Teaching & Learning

Teaching with technology can deepen student learning by supporting instructional objectives. However, it can be challenging to select the “best” tech tools while not loosing sight of your goals for student learning.  Once identified, integrating those tools can be a challenge. Technology for Teaching and Learning is here to help you (novice, expert, and everyone in between) find creative and constructive ways to integrate technology into your class. If you are looking to flip your class, make use of Moodle, or simply want to experiment with some new instructional technologies, we can help.

What do we mean by “technology”?

The term “technology” refers to advancements in the methods and tools we use to solve problems or achieve a goal. In the classroom, technology can encompass all kinds of tools from low-tech pencil, paper, and chalkboard, to the use of presentation software, or high-tech tablets, online collaboration and conferencing tools, and more. The newest technologies allow us to do things in physical and virtual classrooms that were not possible before. What you use depends fundamentally on what you are trying to accomplish.

Service Offerings

Rodney A. Briggs Library


Canvas allow instructors to organize all the resources students need for a class (e.g. syllabi, assignments, readings, online quizzes), provide valuable grading tools, and create spaces for discussion, document sharing, and video and audio commentary.

Document Collaboration

The University provides students, staff and faculty with services that enable secure creation, storage and sharing of files using Google Drive. Google Drive enables you to create and share word processing documents, spreadsheets and presentations online, and collaborate with others on group projects.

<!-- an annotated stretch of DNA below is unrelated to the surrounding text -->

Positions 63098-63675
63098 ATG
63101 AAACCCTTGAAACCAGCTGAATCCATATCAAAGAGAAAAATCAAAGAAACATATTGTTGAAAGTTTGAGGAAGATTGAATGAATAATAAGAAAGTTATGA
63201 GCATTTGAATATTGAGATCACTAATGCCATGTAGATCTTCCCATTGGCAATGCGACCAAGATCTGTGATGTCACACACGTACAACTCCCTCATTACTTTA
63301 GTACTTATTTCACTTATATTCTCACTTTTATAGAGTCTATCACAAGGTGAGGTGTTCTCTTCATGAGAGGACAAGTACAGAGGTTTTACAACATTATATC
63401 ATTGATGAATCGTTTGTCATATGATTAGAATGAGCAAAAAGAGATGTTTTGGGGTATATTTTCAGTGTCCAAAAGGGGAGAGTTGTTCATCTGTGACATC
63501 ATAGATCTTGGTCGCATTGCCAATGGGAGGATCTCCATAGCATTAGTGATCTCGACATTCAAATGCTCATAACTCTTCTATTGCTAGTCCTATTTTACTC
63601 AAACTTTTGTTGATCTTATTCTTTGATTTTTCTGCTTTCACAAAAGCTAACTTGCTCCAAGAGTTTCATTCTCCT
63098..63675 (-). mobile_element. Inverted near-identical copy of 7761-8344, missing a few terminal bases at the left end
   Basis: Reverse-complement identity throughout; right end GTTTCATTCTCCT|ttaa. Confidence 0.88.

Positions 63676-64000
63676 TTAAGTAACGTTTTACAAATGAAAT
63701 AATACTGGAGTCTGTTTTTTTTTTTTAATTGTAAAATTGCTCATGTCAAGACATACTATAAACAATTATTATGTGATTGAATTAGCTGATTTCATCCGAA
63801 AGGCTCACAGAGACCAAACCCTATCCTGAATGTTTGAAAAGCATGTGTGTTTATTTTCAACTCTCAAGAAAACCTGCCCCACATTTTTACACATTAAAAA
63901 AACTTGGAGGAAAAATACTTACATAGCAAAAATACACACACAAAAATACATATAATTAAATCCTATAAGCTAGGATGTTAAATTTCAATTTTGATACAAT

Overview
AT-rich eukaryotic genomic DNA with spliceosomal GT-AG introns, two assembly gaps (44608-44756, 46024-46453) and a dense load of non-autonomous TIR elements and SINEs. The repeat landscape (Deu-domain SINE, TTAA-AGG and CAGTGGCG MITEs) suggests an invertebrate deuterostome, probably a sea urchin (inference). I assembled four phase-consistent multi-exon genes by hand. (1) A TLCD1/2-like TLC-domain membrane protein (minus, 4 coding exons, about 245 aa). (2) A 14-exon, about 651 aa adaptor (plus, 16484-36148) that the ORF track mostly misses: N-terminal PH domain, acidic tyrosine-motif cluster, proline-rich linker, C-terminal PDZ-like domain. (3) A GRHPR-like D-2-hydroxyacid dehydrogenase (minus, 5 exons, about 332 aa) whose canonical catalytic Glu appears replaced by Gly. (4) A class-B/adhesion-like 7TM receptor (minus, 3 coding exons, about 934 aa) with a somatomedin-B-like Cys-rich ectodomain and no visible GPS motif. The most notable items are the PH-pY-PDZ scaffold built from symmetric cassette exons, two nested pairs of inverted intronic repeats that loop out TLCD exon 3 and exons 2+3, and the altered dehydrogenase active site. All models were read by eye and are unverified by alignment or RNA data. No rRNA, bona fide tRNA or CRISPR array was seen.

Through a partnership with Google, U of M students, faculty, and staff can access a suite of Google-powered tools designed to enhance our ability to work together. 

24 Windows computers


Information Literacy

Information literacy instruction introducing students to basic concepts of research and library resources are often integrated into Writing for the Liberal Arts (ENGL 1601) as well as Intellectual Community (IC) first-year courses.

  • Library orientation for incoming and international students
  • In-depth library research sessions tailored to individual discipline classes
  • Personalized instruction in research with extensive practice on computers
  • Workshops and research consultations tailored to the demands of course instructors and specific student populations
  • Campus-wide workshops on new information technologies, such as EndNote and Qualtrics, for faculty and interested individuals
  • The opportunity for an embedded librarian in your classroom
  • Librarian involvement in your Moodle course, including creating of online, Web-based tools targeted to your particular course or assignment
  • Faculty-librarian collaboration to design effective research assignments and incorporate information literacy concepts into your course

Lecture Capture

Lecture-capture tools, such as ScreenPal, allow instructors to record lectures directly from their computer, without elaborate or additional classroom equipment. Consider recording your lectures as you give them, and then uploading them for students to re-watch. Studies show that posting recorded lectures does not diminish attendance and students appreciate the opportunity to review lectures at their own pace and their learning increases.

Presentation Software

Presentation software (such as PowerPoint and Google Slides) enable instructors to embed high-resolution photographs, diagrams, videos, and sound files to augment text and verbal lecture content.

Research Guides

Tailored to individual disciplines, Library Research Guides provide a wealth of books, databases and websites to make the research process easier. Upon request, research guides can also be created for specific classes.

Rodney A. Briggs Library

Surveys and Polling Software enable University students, faculty, and staff to collect information from a variety of audiences.